We had one session (5 hours) on line of action in figure drawing, but that fizzled out into very basic stick men doing 1000 different shitty poses.

    We also had about 5 hours of still-life drawing in one of my earlier classes.

    Besides my own time spent drawing and painting, that is it. The rest is based around visual language, design and learning software like illustrator and flash. There are an equal number of modules for business planning and art & design.

    If I'm 100% honest, I think the work I posted on my old account here, 6 years ago, may be better than my current figurative work. I know a LOT more about business, design, software and other stuff, but that isn't what an Illustration degree should be about... Is it?
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    Well, now you know a bit about how to market yourself and you also know how to use the programs to get specific effects.
    So now it's up to you to get the artistic skills again, I suggest lots and lots of lifedrawing and finding a job which requires you to sit on your ass all day so you can save your strength for the evenings when you draw and paint.

    I recommend watching a livestream when drawing, like Bobby Chiu's or MrDelicious, it's always nicer to draw with the guise of other people. Seeing how they do it, then get frustrated of constantly failing.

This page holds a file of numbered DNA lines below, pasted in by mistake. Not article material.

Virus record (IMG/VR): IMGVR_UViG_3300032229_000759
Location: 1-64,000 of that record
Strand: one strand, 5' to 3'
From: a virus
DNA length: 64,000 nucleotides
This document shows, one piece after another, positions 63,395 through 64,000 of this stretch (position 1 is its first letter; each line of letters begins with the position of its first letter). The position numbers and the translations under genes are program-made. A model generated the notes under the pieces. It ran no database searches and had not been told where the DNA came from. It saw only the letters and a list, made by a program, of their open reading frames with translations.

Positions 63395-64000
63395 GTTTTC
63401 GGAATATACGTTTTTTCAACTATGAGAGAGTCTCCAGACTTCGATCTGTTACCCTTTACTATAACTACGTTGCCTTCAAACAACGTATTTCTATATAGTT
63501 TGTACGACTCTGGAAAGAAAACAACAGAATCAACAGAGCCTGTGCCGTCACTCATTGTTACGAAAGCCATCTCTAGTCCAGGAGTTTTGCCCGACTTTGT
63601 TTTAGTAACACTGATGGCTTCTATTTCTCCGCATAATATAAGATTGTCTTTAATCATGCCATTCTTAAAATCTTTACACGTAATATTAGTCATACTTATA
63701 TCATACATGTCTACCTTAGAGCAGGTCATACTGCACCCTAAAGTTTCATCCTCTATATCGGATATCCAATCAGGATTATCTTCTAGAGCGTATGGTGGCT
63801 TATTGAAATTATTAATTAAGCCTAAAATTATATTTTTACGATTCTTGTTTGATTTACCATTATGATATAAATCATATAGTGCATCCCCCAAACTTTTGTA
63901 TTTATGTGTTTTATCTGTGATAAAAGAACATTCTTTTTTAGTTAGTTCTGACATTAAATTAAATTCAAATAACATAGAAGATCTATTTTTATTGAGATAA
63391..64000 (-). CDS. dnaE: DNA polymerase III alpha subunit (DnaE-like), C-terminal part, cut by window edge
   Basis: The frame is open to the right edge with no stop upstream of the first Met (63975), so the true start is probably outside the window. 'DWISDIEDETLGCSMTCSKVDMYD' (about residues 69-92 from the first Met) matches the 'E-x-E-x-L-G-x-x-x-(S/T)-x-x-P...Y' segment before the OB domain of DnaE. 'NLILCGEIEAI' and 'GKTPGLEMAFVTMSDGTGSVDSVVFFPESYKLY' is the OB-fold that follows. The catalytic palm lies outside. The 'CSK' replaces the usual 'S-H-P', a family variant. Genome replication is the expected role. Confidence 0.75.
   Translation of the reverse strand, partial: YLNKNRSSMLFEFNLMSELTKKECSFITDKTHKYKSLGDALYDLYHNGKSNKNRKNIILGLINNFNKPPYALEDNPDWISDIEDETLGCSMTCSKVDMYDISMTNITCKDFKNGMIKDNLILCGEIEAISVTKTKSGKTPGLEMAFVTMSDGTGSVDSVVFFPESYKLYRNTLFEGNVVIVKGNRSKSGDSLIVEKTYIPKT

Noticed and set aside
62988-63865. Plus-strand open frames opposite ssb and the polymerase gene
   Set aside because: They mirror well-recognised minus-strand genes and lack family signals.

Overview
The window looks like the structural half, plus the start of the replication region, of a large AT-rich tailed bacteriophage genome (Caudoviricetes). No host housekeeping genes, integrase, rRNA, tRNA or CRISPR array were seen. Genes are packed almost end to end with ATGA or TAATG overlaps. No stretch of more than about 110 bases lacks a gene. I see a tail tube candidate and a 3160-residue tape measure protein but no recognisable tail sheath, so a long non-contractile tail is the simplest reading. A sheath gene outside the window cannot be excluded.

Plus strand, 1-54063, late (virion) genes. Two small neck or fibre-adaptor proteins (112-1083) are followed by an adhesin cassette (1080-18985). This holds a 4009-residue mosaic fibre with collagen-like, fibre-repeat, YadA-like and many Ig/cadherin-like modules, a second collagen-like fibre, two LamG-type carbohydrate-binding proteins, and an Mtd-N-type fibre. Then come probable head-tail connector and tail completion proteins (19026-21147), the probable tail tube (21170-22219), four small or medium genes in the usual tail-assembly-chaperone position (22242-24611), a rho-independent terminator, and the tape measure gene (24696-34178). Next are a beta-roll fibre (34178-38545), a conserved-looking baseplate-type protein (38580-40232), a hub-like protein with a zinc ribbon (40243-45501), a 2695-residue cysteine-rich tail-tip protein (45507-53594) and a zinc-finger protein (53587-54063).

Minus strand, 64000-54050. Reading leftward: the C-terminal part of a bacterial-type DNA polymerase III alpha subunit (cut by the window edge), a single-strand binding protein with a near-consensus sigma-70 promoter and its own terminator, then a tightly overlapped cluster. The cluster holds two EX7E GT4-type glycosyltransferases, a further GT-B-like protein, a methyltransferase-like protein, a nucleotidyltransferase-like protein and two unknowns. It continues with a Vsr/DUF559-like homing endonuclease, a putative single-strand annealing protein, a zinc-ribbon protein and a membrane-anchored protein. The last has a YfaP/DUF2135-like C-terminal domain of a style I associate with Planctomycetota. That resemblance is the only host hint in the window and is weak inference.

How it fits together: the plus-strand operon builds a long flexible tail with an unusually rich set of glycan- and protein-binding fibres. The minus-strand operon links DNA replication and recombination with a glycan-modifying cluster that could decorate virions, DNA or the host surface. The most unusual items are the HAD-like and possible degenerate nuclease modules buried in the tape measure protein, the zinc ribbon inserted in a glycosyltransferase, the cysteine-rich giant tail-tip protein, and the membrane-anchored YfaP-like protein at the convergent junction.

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    I really don't want to say. I know this may sound silly given what I've told you, but a lot of my lecturers are actually really nice. They are good at what they've been hired for. The problem is that the course planners don't hire in teachers for core-skills. They put them under "self directed study".

    If anyone is in a position to confirm that this is legally wrong, I may tell you the name of the school. It has a fairly good reputation in Fine Arts and a world class reputation in a particular design field.

    Another thing I will reveal is that despite spending over £100k on new hardware recently, the university wont allow graphics tablets to be used in the labs unless you 'hire' one and leave collateral. I GET this, but if I was the dean I would sooner expel students who abuse equipment than not put essential hardware in labs.